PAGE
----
The visa is issued for three years and is renewable. Last year, there were more H-1B visa petitions filed in the first 5 days than the entire allotment in the calendar year of 65,000. Hundreds of employers across the country were unable to hire all the professional talent that they needed.

Contact us if you have an employee you want to hire who requires an H-1B Visa to work for your company.

John Wilson to Speak at NH Institute of Politics Immigration Panel

December 13, 2013 § Leave a comment

Immigration Panel at NH Institute of Politics

GoffWilson partner John Wilson will participate in the panel on Immigration from Canada and its Impact on Economic Development in New England on Tuesday, December 17 at the New Hampshire Institute of Politics at Saint Anslem College.

The event, sponsored by Comcast Business, will take place in the New Hampshire Institute of Politics Auditorium from 8:00-9:45 a.m. To register online, click here.

The economic effect of Canadian firms making their way into New Hampshire and Vermont is an increasingly important issue for New England. During this panel, participants will address a range of questions, including:

  • Who can participate in the job-creating benefits of the EB-5 program?
  • Does the H1B visa fee hinder the development of STEM programs for New England youth?
  • Will relaxing the rules for H1B visas help grow the local economy?
  • Does the sharing of immigration information make it easier for Canadian companies to invest in New England?

The proposed panel of speakers includes experts with a range of relevant expertise, including:

The panel will be covered by Fox Business Channel and moderated by Mike Nikitas, New England Cable News (NECN) anchor and host of “This Week in Business.”

We hope to see you there!

USCIS Responds to Typhoon Haiyan

November 20, 2013 § Leave a comment

Immigration-Typhoon-natural-disaster

Time after time we are reminded of the devastating impact of natural disasters.

Along with physical destruction and loss of life, these disasters impact a variety of different people and businesses. Typhoon Haiyan (referred to as “Yolanda” by Philippine authorities) formed off of the coast of the Federated States of Micronesia on November 2, 2013 and passed through the Philippines on November 8, 2013.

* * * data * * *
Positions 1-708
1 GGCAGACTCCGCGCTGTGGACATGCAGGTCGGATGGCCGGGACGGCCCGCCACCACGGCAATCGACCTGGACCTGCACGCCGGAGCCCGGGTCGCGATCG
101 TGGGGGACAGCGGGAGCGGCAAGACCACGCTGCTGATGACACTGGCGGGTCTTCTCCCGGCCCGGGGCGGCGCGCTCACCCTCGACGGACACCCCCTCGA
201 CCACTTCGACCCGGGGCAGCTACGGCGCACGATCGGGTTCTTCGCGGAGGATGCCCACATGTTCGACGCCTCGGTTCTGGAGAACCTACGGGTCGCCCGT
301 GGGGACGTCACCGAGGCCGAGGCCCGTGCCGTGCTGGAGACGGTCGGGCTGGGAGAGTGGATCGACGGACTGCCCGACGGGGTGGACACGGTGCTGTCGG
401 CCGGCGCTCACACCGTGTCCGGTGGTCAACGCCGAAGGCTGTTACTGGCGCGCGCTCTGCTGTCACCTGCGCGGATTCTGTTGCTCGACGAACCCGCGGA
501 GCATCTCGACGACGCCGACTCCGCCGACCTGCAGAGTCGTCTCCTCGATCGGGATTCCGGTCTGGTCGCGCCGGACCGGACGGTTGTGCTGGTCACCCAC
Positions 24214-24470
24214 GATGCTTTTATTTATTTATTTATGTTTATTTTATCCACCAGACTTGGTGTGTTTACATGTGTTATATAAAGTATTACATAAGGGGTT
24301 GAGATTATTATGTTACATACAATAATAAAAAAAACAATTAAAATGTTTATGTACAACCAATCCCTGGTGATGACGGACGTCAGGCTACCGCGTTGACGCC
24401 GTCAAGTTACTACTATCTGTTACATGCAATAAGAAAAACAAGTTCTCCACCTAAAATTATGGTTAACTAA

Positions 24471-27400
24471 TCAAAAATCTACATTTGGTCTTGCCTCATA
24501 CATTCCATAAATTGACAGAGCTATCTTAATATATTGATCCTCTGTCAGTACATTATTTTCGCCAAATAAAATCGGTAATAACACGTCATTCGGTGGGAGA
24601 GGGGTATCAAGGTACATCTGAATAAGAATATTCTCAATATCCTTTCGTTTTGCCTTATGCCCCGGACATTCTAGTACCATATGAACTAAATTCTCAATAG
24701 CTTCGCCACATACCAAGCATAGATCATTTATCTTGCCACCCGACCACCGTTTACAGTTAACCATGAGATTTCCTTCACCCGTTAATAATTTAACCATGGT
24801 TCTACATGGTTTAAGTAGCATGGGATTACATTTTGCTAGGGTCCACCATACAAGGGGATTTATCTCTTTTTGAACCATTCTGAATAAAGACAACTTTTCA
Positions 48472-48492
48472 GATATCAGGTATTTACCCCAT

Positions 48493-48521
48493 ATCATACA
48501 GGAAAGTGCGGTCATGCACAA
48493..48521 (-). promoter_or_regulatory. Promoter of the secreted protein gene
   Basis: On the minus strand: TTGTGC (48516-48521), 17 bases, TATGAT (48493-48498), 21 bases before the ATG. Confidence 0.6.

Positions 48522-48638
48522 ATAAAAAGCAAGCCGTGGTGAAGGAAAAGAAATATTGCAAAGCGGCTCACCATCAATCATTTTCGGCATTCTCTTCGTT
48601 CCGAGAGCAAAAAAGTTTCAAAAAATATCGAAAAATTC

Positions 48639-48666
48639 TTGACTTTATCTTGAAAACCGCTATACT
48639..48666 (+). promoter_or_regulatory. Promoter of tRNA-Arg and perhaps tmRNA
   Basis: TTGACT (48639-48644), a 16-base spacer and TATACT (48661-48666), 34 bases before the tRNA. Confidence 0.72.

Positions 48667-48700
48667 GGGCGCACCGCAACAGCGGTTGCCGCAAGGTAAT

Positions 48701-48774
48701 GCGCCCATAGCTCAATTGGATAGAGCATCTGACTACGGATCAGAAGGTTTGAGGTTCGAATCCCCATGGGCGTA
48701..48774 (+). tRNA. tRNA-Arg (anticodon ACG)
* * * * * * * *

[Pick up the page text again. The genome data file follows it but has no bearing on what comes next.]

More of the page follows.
Recorded as one of the strongest storms on the planet, Typhoon Haiyan left a wake of destruction leaving thousands in precarious situations.

On November 15, 2013, the United States Citizenship and Immigration Services (USCIS) issued a statement reminding Filipino nationals of possible immigration relief measures, if requested. Understanding that natural disasters sometimes make establishing and maintaining a lawful immigration status difficult, USCIS has issued the following measures to ease the process for people affected from this disaster:

  • Change or extension of nonimmigrant status for an individual currently in the United States, even when the request is filed after the authorized period of admission has expired;
  • Extension of certain grants of parole made by USCIS;
  • Extension of certain grants of advance parole, and expedited processing of advance parole requests;
  • Expedited adjudication and approval, where possible, of requests for off-campus employment authorization for F-1 students experiencing severe economic hardship;
  • Expedited processing of immigrant petitions for immediate relatives of U.S. citizens and lawful permanent residents (LPRs);
  • Expedited adjudication of employment authorization application, where appropriate; and
  • Assistance to LRPs stranded overseas without immigration or travel documents, such as Permanent Resident Cards (Green Cards).